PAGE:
By repealing Section 2, the Respect for Marriage Act returns to traditional principles of comity and Full Faith and Credit. Under the RMA, same-sex couples and their families would be eligible for important federal benefits and protections such as family and medical leave or Social Security spousal and survivors’ benefits, but the federal government could not grant state-level rights. The bill does not require states that have not yet enacted legal protections for same-sex couples to recognize a marriage. Nor does it obligate any person, state, locality, or religious organization to celebrate or license a marriage between two persons of the same sex. This legislation only requires the federal government to equally apply its policy of looking to the states in determining what legal relationships are eligible for federal benefits.
This is not the end of the road, of course. There is no stopping until marriage is recognized as a fundamental civil and institutional right in all of the United States. But this is significant progress. We know even this bill is far from becoming law, given the Republican House. But the hearings that Sen. Leahy will be holding tomorrow will be historic and a great step forward in the journey to full equality. The witnesses in front of the committee will tell Americans that they, too, are Americans. I just looked at the witness list and I couldn't tell you how proud I am to see this man by our side:
This sends chills down my spine. If there is one person in Congress today within whom lives the whole history of the Civil Rights movement, it is John Lewis. I cannot tell you how humbled I am that he is choosing to stand with us in this fight. He is a true American hero.Panel IThe Honorable John LewisUnited States CongressmanState of Georgia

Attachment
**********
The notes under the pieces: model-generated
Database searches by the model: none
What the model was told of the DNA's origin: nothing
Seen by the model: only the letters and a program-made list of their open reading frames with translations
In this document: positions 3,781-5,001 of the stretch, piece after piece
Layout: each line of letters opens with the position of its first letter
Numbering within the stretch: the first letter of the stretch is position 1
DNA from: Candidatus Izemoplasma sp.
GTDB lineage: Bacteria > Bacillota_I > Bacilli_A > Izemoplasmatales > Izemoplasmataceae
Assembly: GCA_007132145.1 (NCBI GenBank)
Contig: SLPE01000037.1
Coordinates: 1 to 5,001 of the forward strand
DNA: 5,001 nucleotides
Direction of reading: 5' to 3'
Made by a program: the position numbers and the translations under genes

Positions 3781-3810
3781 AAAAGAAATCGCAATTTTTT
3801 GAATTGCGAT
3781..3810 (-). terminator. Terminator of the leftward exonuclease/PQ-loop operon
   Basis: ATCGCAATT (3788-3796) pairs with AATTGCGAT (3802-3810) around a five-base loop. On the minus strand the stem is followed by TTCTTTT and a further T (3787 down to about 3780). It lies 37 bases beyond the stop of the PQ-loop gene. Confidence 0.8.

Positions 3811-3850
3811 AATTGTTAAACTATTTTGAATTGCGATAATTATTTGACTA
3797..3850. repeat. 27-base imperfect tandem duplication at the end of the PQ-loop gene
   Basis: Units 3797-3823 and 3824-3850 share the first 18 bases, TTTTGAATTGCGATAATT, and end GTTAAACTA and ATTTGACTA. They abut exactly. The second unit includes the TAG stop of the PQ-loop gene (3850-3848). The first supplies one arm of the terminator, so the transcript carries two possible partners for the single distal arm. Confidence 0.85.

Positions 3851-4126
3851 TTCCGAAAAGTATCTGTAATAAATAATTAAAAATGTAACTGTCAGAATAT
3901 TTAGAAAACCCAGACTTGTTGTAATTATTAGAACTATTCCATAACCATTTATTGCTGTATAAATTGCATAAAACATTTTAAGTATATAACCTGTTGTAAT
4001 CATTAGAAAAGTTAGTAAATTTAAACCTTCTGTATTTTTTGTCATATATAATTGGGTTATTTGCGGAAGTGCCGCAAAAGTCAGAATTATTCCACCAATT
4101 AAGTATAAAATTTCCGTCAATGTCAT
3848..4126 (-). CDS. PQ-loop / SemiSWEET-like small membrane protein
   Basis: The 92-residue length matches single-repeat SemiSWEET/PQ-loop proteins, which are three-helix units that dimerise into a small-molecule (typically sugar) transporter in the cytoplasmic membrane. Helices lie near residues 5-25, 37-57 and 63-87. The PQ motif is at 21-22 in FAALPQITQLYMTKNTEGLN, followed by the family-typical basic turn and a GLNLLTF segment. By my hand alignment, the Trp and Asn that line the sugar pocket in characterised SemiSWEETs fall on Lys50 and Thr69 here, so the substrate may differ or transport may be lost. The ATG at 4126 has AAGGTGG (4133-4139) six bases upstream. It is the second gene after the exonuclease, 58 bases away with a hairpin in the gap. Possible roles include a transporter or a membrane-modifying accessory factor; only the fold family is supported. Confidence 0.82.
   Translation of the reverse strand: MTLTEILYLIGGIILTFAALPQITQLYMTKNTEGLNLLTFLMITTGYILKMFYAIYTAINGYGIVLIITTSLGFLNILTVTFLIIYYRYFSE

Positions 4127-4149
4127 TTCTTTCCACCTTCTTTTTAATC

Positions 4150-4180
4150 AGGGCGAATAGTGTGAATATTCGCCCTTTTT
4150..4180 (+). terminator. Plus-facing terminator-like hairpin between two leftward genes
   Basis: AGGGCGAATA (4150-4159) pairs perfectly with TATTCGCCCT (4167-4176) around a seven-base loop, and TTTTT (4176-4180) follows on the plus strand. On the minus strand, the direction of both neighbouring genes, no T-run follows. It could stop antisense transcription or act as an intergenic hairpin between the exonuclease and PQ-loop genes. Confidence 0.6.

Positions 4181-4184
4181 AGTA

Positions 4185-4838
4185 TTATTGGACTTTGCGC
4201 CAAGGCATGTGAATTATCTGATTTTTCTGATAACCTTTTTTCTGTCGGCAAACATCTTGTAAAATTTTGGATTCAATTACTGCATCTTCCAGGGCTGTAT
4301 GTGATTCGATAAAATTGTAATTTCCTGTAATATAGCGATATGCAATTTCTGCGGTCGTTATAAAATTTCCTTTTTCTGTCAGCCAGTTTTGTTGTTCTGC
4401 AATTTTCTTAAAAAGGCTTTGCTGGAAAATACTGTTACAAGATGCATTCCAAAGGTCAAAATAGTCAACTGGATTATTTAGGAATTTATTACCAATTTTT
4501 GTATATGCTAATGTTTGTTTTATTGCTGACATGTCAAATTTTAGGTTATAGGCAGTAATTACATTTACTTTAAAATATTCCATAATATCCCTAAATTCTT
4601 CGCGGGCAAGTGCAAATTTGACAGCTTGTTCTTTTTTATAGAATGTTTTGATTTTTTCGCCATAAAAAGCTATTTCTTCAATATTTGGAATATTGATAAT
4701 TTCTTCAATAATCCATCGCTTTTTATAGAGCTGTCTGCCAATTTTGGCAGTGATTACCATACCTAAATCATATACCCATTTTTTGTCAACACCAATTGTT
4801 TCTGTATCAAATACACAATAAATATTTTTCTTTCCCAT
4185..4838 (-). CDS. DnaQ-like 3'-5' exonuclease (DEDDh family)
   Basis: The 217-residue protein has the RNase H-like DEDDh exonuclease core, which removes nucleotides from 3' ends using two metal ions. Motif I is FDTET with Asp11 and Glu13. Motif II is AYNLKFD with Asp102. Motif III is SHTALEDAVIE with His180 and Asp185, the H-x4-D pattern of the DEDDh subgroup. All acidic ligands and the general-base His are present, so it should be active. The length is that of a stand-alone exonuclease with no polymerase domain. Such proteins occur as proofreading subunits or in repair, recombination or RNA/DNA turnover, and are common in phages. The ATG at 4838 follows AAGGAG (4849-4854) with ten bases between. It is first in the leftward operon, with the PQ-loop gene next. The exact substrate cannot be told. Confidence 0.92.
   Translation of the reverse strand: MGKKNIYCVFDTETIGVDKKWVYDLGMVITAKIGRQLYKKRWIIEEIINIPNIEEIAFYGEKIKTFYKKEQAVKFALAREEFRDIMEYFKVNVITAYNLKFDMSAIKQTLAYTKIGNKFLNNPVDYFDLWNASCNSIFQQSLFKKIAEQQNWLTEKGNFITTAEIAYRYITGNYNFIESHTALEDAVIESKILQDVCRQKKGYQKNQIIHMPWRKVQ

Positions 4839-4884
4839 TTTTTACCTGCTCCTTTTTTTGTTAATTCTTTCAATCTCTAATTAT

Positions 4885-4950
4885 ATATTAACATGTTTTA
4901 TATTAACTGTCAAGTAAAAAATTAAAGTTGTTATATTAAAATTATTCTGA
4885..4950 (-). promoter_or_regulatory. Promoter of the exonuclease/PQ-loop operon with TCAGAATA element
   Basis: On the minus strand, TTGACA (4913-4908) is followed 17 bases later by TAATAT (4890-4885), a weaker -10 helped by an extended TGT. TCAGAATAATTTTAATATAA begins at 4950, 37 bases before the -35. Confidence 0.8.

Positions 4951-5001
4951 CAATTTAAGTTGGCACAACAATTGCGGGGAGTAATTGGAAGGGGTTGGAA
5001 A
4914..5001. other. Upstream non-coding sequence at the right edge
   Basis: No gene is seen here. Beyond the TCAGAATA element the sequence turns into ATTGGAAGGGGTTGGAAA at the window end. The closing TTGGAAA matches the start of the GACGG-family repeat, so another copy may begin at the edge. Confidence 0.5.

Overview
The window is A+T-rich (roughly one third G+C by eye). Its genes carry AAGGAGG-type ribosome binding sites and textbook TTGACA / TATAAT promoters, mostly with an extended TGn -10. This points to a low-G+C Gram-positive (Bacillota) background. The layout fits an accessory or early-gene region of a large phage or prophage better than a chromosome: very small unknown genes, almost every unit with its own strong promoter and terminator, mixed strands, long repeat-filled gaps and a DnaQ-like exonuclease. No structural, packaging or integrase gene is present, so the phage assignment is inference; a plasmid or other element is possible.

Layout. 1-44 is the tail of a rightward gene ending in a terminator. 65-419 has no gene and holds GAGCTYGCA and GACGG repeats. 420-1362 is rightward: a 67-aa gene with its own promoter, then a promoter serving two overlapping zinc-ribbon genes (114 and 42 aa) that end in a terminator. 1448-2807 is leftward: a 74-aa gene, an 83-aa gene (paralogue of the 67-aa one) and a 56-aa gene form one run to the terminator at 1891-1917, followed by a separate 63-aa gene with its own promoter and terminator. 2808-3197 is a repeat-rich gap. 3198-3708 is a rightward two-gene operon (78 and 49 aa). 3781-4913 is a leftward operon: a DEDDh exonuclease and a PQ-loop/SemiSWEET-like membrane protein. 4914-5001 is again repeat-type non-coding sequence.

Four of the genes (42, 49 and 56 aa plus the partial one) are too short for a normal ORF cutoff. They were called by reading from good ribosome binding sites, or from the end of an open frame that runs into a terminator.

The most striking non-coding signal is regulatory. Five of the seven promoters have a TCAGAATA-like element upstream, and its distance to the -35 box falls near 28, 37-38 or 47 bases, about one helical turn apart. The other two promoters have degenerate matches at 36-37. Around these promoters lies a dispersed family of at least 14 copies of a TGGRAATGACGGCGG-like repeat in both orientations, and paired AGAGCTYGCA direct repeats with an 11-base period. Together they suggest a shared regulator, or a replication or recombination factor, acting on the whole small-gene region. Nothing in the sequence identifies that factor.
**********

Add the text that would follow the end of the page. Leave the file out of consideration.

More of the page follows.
So, I have a few action items for you - and I really need you to do this.
- Thank You's: First, please thank the President for having our back at this critical moment, and please please thank Congressman John Lewis for his compassion and commitment. You can't thank Congressman Lewis by email unless you live in his district though, so I am asking you to pick up the phone and call his office at (202) 225-3801.
- Sign Sen. Leahy's Petition: Sen. Leahy has a petition that will send the message to your Senators and member of Congress that you support the Respect for Marriage Act.
- Call your Senator and member of Congress: You know the drill. Senators especially since the hearing is tomorrow. Senate.gov. House.gov.
- Call members of the Senate Judiciary Committee: - as many of them as you can, and I wouldn't back off calling someone just because they are Republicans - they need to hear from us too. Here is a list and numbers.
Patrick Leahy (202) 224-4242 [Thank him for holding the hearing, please.]
Herb Kohl (202) 224-5653
Diane Feinstein (202) 224-3841 [Thank her for sponsoring the bill!]
Chuck Schumer 202-224-6542
Dick Durbin (202) 224-2152
Sheldon Whitehouse 202-224-2921
Amy Klobuchar 202-224-3244
Al Franken (202) 224-5641
Chris Coons (202) 224-5042
Richard Blumenthal (202) 224-2823
Chuck Grassley (202) 224 - 3744
Orrin Hatch (202) 224-5251
Jon Kyl (202) 224-4521
Jeff Sessions (202) 224-4124
Lindsay Graham (202) 224-5972
John Cornyn 202-224-2934
Mike Lee 202-224-5444
Tom Coburn 202-224-5754
Congressional Switchboard: (202)224-3121 or 800-828-0498.